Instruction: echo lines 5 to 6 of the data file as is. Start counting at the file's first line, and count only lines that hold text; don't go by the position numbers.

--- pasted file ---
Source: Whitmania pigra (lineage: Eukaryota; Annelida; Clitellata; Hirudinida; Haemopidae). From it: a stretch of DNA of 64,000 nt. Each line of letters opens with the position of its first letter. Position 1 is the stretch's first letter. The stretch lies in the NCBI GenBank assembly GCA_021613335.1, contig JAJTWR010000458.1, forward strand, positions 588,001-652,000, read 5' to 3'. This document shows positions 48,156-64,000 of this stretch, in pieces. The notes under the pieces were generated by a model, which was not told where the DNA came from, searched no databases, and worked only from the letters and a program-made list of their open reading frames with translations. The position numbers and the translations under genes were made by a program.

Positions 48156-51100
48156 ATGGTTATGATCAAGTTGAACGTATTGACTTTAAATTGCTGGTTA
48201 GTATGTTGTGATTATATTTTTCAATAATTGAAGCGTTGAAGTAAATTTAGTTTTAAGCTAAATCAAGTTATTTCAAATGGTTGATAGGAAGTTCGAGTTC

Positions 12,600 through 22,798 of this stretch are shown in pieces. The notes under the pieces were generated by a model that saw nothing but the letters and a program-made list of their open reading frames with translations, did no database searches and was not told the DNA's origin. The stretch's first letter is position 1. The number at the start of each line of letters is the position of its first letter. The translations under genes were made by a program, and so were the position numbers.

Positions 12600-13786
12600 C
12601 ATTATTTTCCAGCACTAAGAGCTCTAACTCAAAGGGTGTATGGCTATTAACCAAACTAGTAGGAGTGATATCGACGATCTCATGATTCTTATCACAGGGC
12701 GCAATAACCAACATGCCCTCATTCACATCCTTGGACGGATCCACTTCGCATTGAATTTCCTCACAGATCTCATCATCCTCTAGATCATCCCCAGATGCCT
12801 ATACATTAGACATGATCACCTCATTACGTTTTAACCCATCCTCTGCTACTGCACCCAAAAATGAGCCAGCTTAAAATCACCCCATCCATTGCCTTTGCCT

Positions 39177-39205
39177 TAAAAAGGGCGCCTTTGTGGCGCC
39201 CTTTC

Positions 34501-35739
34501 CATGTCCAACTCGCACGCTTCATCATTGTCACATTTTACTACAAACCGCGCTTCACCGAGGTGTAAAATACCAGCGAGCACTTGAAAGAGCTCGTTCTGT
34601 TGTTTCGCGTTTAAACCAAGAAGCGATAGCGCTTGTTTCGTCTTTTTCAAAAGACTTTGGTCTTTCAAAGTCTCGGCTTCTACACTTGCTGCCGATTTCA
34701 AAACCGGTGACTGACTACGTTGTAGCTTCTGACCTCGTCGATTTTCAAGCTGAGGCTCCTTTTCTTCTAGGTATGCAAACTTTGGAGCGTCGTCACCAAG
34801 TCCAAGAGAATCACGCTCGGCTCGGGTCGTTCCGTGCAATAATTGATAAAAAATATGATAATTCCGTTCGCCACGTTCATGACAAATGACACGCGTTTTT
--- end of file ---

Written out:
Positions 12,600 through 22,798 of this stretch are shown in pieces. The notes under the pieces were generated by a model that saw nothing but the letters and a program-made list of their open reading frames with translations, did no database searches and was not told the DNA's origin. The stretch's first letter is position 1. The number at the start of each line of letters is the position of its first letter. The translations under genes were made by a program, and so were the position numbers.

Positions 12600-13786